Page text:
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Big Brother's New Crystal Ball: Washington Develops Online Data Mining Program to Predict Global Political Unrest

By       Message Cyril Mychalejko     Permalink
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opednews.com Headlined to H2 10/29/13

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Source: Toward Freedom

The outrage regarding Washington's National Security Agency spying, as revealed by whistleblower Edward Snowden, has spread across the world, upsetting diplomatic relations and threatening to shift balances of global power. Yet beyond this spying network lies another, lesser known pilot operation within the NSA called the Intelligence Advanced Research Projects Activity's Open Source Indicators Program.

This initiative involves academics working at the behest of a research branch of the NSA who are using US government-collected online data to actually predict future events, such as political protests, pandemics, and economic crises--with a focus on Latin America.

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This sci-fi type project to create an intelligence "crystal ball" seeks to develop automated analytics programs using open source information such as Facebook, Tweets, Google searches, and other publicly-accessible data in order to stay one step ahead of current events.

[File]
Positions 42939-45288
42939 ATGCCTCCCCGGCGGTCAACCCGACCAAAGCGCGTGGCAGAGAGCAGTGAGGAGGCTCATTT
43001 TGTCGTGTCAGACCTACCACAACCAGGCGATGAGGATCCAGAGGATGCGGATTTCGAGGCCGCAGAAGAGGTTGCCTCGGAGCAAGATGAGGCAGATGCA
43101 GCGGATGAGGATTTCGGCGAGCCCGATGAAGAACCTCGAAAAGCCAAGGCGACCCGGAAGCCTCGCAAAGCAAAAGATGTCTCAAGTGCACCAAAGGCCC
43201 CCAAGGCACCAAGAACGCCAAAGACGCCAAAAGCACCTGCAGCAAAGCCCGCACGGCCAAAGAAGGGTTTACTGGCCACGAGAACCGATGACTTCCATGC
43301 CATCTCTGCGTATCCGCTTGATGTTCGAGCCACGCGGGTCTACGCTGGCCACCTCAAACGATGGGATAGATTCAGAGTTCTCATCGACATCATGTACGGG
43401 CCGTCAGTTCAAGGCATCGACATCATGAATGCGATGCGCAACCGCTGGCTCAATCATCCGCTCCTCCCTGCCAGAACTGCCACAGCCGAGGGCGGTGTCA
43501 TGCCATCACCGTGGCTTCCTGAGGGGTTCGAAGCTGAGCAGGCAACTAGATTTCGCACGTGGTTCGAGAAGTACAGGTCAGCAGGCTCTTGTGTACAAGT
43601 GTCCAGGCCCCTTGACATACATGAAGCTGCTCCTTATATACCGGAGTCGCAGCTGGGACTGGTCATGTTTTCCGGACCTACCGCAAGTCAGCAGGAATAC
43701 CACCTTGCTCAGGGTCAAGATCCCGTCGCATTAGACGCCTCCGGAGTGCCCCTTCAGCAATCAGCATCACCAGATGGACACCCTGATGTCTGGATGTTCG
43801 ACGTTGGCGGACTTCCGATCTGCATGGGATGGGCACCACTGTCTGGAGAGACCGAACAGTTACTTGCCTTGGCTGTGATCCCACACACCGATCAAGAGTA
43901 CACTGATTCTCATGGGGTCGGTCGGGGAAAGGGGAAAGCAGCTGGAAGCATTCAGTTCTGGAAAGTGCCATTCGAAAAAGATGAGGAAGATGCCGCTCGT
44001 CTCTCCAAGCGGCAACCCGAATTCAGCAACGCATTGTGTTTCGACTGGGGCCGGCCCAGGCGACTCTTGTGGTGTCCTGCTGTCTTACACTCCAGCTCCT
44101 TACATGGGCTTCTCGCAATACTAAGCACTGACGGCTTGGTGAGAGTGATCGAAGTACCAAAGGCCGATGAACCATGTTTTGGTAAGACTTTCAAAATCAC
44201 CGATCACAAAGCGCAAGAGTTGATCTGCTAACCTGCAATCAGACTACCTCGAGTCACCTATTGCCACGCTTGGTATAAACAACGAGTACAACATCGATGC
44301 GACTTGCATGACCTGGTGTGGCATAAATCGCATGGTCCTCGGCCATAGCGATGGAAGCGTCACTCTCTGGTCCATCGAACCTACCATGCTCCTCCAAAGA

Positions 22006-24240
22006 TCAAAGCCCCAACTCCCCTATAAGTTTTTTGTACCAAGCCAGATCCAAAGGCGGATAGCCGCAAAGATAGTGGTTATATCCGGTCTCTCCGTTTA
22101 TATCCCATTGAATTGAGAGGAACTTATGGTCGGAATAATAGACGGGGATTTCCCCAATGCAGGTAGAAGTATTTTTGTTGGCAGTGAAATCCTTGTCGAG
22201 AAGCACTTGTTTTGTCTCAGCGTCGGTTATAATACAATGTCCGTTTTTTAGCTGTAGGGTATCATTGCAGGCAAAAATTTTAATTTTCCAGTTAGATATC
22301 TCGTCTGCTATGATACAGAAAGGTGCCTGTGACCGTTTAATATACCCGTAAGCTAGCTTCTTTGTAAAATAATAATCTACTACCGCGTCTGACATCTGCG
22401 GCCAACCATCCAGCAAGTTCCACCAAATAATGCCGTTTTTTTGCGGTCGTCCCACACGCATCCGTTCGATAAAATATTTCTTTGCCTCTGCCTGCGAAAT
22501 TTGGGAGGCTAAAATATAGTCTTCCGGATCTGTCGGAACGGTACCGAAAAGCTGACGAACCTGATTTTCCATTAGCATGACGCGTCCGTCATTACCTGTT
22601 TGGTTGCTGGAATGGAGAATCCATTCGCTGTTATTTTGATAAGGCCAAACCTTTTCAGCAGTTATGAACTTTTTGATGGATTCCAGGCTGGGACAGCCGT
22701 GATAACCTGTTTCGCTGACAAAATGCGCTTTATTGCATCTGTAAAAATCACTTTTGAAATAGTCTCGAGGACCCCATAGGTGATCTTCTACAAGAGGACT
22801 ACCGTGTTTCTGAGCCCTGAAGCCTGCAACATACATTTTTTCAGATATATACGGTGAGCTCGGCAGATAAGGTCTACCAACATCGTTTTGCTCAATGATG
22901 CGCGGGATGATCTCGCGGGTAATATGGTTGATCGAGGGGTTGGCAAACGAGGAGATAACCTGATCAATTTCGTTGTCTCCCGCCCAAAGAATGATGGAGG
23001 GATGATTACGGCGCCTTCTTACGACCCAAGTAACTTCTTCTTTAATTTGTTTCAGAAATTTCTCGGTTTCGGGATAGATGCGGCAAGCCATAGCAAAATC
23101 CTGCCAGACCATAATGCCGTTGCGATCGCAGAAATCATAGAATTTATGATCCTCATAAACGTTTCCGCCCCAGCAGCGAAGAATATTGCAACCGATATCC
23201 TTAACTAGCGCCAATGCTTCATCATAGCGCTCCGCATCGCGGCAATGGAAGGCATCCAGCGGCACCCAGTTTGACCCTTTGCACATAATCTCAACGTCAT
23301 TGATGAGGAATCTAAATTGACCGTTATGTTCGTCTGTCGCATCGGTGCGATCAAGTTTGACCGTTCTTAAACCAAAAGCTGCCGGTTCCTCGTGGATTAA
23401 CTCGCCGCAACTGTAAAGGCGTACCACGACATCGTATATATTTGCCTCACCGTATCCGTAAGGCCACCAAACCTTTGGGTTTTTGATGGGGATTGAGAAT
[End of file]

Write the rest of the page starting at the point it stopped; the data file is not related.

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"I think citizens in other countries are already worried," said Robert Albro, Associate Research Professor at American University's Center for Latin American and Latino Studies. "While, so far as I'm aware, the details of the IARPA's Open Source Indicators Program are not widely-known in Latin America at present, programs of this sort will be understood in the political and diplomatic context of the recent post-Snowden revelations about NSA cyber-espionage in the region, particularly with respect to both Mexico and Brazil."

At a recent gathering at the United Nations, a united group of Latin American presidents confronted the Obama administration about its spying operations in the region, denouncing this affront to regional sovereignty. But the new IARPA program extends these unpopular spying efforts in a new direction.

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Cyril Mychalejko is an editor at www.UpsideDownWorld.org, an online magazine covering politics and activism in Latin America.

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